Goes against everything I've read. In many main panels the nuetral and ground buss are tied together with a strap or tie bar, which insures that both buses are grounded. Removing that strap in a panel makes it suitable to use as a subpanel. Both the insulated ground and the nuetral in the sub continue to be grounded through their paths back to the main.

Again, goes against everything I've read and instinctively know to be true. Without the bond, the subpanel panel itself is not grounded and it has to be.
Frank
Add pictures here
<% if( /^image/.test(type) ){ %>
<% } %>
<%-name%>
Add image file
Upload

Gentlemen, you're *both* right here. In main panels, as you're both aware, the neutral bus is bonded to ground. The method of doing so varies depending on manufacturer. I've seen four different types of jumpers: - bonding strap connecting the neutral bus to the panel chassis - bonding strap connecting the neutral and ground buses - bonding *screw* through the neutral bus into the panel chassis - solid copper wire connecting the two buses Regardless of the method, the jumper must be removed if the panel is used as a subpanel.

You've got that backwards -- it's the *neutral* bus that's insulated from the panel, *not* the ground bus.
Ground bars *must* be bonded to the panel.

Exactly right.

Wrong. Ground bus *must* be bonded to the panel, without regard to whether it's a main or sub.

Exactly right.
--
Regards,
Doug Miller (alphageek at milmac dot com)
  Click to see the full signature.
Add pictures here
<% if( /^image/.test(type) ){ %>
<% } %>
<%-name%>
Add image file
Upload
On Tue, 17 Jul 2007 20:10:02 GMT, snipped-for-privacy@milmac.com (Doug Miller) wrote:
<snipped a bunch>
Thanks, I think I understand both the theory and the mechanics.
If I want to have a 60 AMP subpanel, one method would be:
Buy a low cost package service entrance panel making sure what joins the nuetral and ground buses is removable, remove the tie between the nuetral and ground buses, make sure the ground bus is bonded to the panel, replace the existing main breaker (which will probably be 100 amp or greater depending on the panel capacity) with a 60Amp main breaker, and I'm there?
all the above assuming I have the properly sized, type and appropriately run conductors from my main panel on a 60 AMP branch circuit.
Frank
Add pictures here
<% if( /^image/.test(type) ){ %>
<% } %>
<%-name%>
Add image file
Upload

Didn't mean to suggest that you didn't, Frank - sorry if I gave that impression. I just wanted to correct the misstatements flying around, and affirm that your understanding is the correct one.

Bingo!
--
Regards,
Doug Miller (alphageek at milmac dot com)
  Click to see the full signature.
Add pictures here
<% if( /^image/.test(type) ){ %>
<% } %>
<%-name%>
Add image file
Upload
Frank Boettcher wrote:

If you're feeding the sub via a breaker on the main panel, you don't need to replace the main breaker in the subpanel.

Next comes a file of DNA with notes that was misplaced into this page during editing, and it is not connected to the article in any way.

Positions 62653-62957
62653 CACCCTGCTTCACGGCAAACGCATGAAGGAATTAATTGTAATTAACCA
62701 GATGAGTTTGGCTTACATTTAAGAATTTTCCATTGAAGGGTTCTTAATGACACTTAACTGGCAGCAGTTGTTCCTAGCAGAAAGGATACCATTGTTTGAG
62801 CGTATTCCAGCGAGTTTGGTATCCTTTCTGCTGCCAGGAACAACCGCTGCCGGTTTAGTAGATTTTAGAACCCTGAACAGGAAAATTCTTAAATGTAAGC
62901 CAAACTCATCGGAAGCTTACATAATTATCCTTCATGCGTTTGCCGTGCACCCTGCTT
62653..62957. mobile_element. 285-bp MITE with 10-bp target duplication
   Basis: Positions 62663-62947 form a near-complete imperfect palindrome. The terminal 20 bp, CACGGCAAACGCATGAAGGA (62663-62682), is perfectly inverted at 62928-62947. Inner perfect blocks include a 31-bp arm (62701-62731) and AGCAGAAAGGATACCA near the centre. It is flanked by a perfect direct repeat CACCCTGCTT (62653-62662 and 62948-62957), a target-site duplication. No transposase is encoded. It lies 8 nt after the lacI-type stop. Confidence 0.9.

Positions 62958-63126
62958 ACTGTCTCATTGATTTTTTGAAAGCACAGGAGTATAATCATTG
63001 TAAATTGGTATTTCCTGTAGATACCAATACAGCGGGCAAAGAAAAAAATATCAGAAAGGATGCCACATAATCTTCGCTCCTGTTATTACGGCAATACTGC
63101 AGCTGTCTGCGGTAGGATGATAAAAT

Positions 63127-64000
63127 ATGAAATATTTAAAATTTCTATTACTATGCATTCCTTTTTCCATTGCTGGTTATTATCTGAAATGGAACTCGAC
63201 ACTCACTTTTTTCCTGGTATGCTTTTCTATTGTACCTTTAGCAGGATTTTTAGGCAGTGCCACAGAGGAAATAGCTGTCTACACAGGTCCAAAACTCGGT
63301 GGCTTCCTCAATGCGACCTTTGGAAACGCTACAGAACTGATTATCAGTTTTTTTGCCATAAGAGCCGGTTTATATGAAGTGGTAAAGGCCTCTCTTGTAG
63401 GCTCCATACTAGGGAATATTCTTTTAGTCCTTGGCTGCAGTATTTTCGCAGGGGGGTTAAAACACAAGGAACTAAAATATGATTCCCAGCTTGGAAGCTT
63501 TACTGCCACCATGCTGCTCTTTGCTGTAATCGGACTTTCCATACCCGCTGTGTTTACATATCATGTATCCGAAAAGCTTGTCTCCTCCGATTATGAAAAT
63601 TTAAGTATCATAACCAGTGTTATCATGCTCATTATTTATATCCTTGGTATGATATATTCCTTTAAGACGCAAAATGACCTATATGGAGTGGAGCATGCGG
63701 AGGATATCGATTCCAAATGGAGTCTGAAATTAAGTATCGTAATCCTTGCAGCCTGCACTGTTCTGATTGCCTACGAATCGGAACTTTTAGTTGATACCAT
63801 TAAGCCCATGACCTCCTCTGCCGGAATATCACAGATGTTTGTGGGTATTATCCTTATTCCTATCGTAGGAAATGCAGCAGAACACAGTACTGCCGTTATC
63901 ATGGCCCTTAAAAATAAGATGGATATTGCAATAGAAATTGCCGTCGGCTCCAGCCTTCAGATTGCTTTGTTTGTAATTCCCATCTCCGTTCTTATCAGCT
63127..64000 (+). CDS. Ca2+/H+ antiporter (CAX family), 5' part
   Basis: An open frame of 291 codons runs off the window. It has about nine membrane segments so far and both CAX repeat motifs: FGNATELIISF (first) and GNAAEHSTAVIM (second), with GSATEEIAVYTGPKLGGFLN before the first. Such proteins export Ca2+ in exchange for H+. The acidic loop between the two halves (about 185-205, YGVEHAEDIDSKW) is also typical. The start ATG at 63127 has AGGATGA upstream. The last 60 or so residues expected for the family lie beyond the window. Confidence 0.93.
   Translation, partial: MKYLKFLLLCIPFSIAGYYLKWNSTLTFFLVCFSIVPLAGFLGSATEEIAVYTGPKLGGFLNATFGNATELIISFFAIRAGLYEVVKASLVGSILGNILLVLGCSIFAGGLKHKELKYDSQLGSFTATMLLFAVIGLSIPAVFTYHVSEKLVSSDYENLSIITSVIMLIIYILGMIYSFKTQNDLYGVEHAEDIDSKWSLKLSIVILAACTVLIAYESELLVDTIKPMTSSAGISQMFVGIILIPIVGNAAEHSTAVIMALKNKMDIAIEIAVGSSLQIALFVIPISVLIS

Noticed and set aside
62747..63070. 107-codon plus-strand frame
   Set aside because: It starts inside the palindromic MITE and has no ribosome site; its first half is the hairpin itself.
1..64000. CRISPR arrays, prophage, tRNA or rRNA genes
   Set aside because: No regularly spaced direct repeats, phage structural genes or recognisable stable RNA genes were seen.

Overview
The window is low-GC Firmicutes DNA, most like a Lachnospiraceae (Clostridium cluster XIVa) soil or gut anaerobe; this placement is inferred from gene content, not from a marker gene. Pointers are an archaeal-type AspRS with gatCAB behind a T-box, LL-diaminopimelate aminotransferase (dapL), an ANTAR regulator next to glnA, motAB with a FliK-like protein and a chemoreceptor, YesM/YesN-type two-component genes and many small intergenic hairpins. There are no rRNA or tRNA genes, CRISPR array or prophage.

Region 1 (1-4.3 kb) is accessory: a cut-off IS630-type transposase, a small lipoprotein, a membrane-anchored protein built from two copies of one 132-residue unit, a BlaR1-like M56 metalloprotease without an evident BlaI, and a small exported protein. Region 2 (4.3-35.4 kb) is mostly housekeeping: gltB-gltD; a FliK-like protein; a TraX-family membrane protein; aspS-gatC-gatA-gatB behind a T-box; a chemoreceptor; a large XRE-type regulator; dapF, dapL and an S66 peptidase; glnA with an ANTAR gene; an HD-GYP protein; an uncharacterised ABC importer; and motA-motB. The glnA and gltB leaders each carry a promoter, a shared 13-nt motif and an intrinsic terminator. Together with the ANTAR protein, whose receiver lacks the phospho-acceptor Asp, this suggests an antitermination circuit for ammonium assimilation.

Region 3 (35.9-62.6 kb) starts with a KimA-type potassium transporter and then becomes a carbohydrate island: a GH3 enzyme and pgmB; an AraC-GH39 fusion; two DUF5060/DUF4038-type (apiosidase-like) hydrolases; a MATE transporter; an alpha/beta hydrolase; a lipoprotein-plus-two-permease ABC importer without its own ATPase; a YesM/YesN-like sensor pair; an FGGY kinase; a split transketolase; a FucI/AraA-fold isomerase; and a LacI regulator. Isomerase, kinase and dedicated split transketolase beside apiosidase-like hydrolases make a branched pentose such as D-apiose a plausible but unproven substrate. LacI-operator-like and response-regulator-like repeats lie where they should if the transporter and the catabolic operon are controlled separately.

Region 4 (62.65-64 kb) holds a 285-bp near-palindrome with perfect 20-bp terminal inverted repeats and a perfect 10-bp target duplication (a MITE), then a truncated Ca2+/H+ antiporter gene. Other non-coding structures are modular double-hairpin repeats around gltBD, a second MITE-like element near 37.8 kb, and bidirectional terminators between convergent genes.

Chris
Add pictures here
<% if( /^image/.test(type) ){ %>
<% } %>
<%-name%>
Add image file
Upload
Frank Boettcher wrote:
> > If I want to have a 60 AMP subpanel, one method would be: > > Buy a low cost package service entrance panel making sure what joins > the nuetral and ground buses is removable, remove the tie between the > nuetral and ground buses, make sure the ground bus is bonded to the > panel, replace the existing main breaker (which will probably be 100 > amp or greater depending on the panel capacity) with a 60Amp main > breaker, and I'm there?
The (M)ain (L)ug (O)nly panel with an assortment of main c'bkr kits was developed to provide the electrical distributor the maximum flexibility of his inventory with the minimum investment.
For years, the standard was the 125A, MLO panel with various branch arrangements.(Usually 60A and 100A)
As shipped from the manufacturer, they were ready to install as sub panels, if if you added an insulated neutral, and used the existing bus bar as a ground bus.
To convert to a service entrance panel, all you had to do was add a main c'bkr kit since the neutral and ground connections shared the same bus.
Today's higher electrical usage often dictates a 200A panel, which is a whole new family of larger c'bkrs for main c'bkrs.
Lew
Add pictures here
<% if( /^image/.test(type) ){ %>
<% } %>
<%-name%>
Add image file
Upload
Frank Boettcher wrote:
> Again, goes against everything I've read and instinctively know to be > true. Without the bond, the subpanel panel itself is not grounded and > it has to be.
Mea Culpa, Mea Culpa, Thank you for being my editor.
That's what happens when you engage fingers before brain.
My previous post is in error as noted by Frank.
The sub panel gets a ground bar with the panel tub (enclosure) bonded to it with the bonding strap and an insulated neutral bus that then gets carried back to the service entrance panel.
Sorry for the confusion.
Lew
Add pictures here
<% if( /^image/.test(type) ){ %>
<% } %>
<%-name%>
Add image file
Upload

He's confused. The subpanel needs an insulated *neutral* bus. The ground bus *must* be bonded to the panel chassis. And the bonding strap between the neutral and ground buses must be removed.
--
Regards,
Doug Miller (alphageek at milmac dot com)
  Click to see the full signature.
Add pictures here
<% if( /^image/.test(type) ){ %>
<% } %>
<%-name%>
Add image file
Upload
Bob AZ wrote:

What capacity AC unit did you get? Did you installl it yourself? What brand is it?
Thanks!
--Steve
Add pictures here
<% if( /^image/.test(type) ){ %>
<% } %>
<%-name%>
Add image file
Upload

Site Timeline

Related Threads

    HomeOwnersHub.com is a website for homeowners and building and maintenance pros. It is not affiliated with any of the manufacturers or service providers discussed here. All logos and trade names are the property of their respective owners.